In another embodiment the invention provides a musical instrument tuner comprising a body for housing an indicator that indicates a degree of tuning of a musical instrument; a plug integral with the tuner for mounting the tuner adjacent to the musical instrument and for receiving an output from the musical instrument; and first and second jacks for receiving plugs so that the tuner is operable symmetrically in a left or right hand configuration.
In another embodiment the invention provides an instrument display comprising a display screen; mounting means for mounting the display screen proximate to a musical instrument; a control system for receiving signals; and a display system for deriving text information from the received signals and for displaying the visual information on the display screen.
FIG. 1A is a front view of a preferred embodiment of the invention;
FIG. 1 B is a right side view of a preferred embodiment of the invention;
FIG. 1 C is a back view of a preferred embodiment of the invention;
FIG. 2A is a front view of the device in an edge-mounted position;
FIG. 2B is a side view of the device in an edge-mounted position;
FIG. 2C is a side view of the device in a top-mounted position;
FIG. 3A is a front view of the device in an edge-mounted position;
FIG. 3B is a side view of the device in an edge-mounted position;
FIG. 3C is a front view of the device in a top-mounted position;
FIG. 3D is a side view of the device in a top-mounted position;
FIG. 4A shows a symmetrical device with a plug inserted into the left side;
FIG. 4B shows a symmetrical device with a plug inserted into the right side;
FIG. 4C shows a longer symmetrical device with a plug inserted into the left side;
FIG. 5A is a first display configuration;
FIG. 5B is a first display configuration;
FIG. 5C is a first display configuration;
FIG. 5D is a first display configuration;
FIG. 5E is a first display configuration;
FIG. 5F is a first display configuration;
FIG. 5G is a first display configuration;
FIG. 5H is a first display configuration;
FIG. 6A is a right-handed device; and
FIG. 6B is a device including a short length of attached cable.
FIGS. 1A-C are front, side and back views of a preferred embodiment of the invention. FIGS. 1A-C show the preferred embodiment at approximately full scale.
In FIG. 1A, tuner 100 includes body 102, display 104, left jack 106, right jack 108 and plug 110. Buttons 112, 114 and 116 are user controls for configuring and operating the tuner and are discussed in more detail, below. The plug is integral with the body and is used to both mount the tuner to an instrument, such as a guitar, and to receive a signal output from the instrument. In typical operation either the left or right jack is used to receive a plug at one end of a wire or cable for connecting a signal output from the tuner to another device such as an amplifier, effects unit, recording device, etc.
Display 104 is preferably a color display screen with about 110×80 picture elements (pixels) of resolution. Different display technologies can be used such as thin-film transistor (TFT), liquid crystal display (LCD), light-emitting diode (LED), organic LED (OLED), light-emitting polymer (LEP), electroluminescent, plasma, etc. Any type of display can be used including displays of different resolutions, monochrome displays or displays with a limited number of colors, etc. Displays need not use discrete pixels but can be based on scanning electron beams and other approaches. The display need not be rectangular or even flat but can be any shape and size. Future display technologies can include three dimensional projections, virtual displays, etc.
A preferred embodiment allows display 104 to pivot vertically while the tuner body remains in a fixed mounted position relative to an instrument as shown in FIG. 1B.
FIG. 1B, shows the tuner of FIG. 1A in a side view. Use of the same reference numbers in different FIGS. generally denotes the same item or element. In FIG. 1B, display 104 is shown tilted slightly “downward” or towards plug 110. A preferred embodiment of the invention only allows the display to tilt vertically. However, other embodiments can allow positioning of the display in any orientation.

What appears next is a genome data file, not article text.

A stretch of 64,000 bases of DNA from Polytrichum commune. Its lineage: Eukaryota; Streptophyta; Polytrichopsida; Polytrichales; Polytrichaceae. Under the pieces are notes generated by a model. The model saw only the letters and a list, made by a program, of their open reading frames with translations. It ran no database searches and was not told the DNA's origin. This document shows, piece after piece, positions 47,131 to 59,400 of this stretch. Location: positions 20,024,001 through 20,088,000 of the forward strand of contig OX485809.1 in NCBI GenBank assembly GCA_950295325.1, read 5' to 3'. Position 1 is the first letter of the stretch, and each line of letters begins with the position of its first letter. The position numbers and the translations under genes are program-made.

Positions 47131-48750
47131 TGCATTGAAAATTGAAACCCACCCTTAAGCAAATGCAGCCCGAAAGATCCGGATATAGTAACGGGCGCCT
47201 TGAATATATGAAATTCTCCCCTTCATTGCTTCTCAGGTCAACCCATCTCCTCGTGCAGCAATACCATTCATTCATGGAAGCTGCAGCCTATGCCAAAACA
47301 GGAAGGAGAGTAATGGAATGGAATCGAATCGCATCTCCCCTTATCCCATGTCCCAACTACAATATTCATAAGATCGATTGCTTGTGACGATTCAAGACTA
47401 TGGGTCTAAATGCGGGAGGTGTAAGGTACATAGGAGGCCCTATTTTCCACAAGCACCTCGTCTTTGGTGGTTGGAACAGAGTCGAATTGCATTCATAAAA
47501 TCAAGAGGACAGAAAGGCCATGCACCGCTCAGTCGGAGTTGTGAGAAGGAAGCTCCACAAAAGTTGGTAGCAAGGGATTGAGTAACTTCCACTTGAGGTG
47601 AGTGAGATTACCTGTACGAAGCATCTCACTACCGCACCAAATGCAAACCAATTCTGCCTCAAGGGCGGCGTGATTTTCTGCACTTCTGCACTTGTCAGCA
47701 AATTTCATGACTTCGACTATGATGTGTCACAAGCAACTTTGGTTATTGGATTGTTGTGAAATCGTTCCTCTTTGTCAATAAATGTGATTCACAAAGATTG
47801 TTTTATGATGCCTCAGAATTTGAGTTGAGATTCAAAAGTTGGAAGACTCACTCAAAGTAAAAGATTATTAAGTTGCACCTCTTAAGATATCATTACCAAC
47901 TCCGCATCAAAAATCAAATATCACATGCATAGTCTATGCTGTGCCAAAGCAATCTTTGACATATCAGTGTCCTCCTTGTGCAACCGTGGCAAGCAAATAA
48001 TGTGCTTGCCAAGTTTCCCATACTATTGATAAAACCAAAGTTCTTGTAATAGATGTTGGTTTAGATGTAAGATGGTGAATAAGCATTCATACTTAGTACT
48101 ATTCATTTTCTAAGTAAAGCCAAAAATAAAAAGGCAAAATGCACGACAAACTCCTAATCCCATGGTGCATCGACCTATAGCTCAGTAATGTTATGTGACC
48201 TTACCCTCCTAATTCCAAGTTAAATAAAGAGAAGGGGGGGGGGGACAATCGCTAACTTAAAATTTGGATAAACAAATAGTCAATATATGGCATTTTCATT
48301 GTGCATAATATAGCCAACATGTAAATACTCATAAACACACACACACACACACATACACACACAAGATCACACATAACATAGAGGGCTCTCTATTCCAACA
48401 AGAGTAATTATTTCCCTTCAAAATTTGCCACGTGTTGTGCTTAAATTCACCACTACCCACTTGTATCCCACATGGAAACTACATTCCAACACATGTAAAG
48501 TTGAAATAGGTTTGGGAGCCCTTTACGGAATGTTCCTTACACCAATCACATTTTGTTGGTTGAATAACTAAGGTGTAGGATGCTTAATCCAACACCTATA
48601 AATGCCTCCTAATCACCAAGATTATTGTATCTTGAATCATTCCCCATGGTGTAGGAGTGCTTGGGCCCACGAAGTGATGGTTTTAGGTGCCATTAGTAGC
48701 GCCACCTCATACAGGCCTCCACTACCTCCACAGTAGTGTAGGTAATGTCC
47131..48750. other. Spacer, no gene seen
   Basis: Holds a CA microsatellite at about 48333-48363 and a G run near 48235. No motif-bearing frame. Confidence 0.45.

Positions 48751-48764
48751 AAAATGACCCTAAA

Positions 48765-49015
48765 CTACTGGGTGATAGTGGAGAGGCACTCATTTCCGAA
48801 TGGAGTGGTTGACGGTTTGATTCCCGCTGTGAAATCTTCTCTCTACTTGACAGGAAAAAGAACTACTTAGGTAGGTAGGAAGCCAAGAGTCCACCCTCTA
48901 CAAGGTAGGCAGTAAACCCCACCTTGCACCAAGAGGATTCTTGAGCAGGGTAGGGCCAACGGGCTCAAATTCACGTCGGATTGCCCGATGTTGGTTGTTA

A contemplated embodiment of the invention uses a reflective type of display on surface 120 and an emissive type of display on surface 122. The device can detect which surface is outward-facing (e.g., surface 120 in the example of FIG. 1B) and will deactivate the inward-facing (non-viewable) side. By providing a user with a choice of both (1) reflective and (2) light emitting emissive displays both high and low light conditions (e.g., sunlight and indoor dim lighting, respectively) can be accommodated.
FIG. 1C shows a back view of tuner 100. In FIG. 1C, battery 130, on/off/mode switch 132 and connector 134 are shown.
FIG. 2A shows tuner 100 mounted to edge 158 of a guitar. Such mounting, and other aspects of a preferred embodiment of the present invention, is discussed in detail in co-pending U.S. patent application Ser. No. 09/840,689 filed on Apr. 23, 2001 entitled “MUSICAL INSTRUMENT TUNER INTEGRAL WITH A CONNECTOR.” Such mounting is accomplished by inserting plug 110 into jack 148. Jack 148 is preferably built-in to the guitar body. Plug 110 and jack 148 are not normally visible from the viewpoint illustrated in FIG. 2A and are shown by dashed lines. Plug 110 is electrically coupled to circuitry within the guitar (not shown) to receive a signal output from the guitar.
The guitar body includes edge 158, which runs along the periphery of the guitar, and guitar top surface 160. The tuner outputs a signal through plug 152 connected to cable 154, as is known in the art. Cable 154 should preferably be routed through strap 148 so that the cable serves to fix the tuner from rotation within jack 148 while being used. Cable end 156 continues on to connect the output of the tuner with an external device such as an amplifier, effect, recording device, etc.
Note that FIG. 2A shows the tuner mounted to a right-hand guitar where the neck of the guitar is held in the left hand. It should be apparent that since the tuner is symmetrical and has jacks on either side, that the tuner can be operated in an identical manner with a right-hand guitar where the use would be a mirror image of FIG. 2A. Although the preferred embodiment uses the symmetrical arrangement that allows substantially equal use with both left and right hand guitars, other embodiments can be specially adapted for either left or right hand guitars.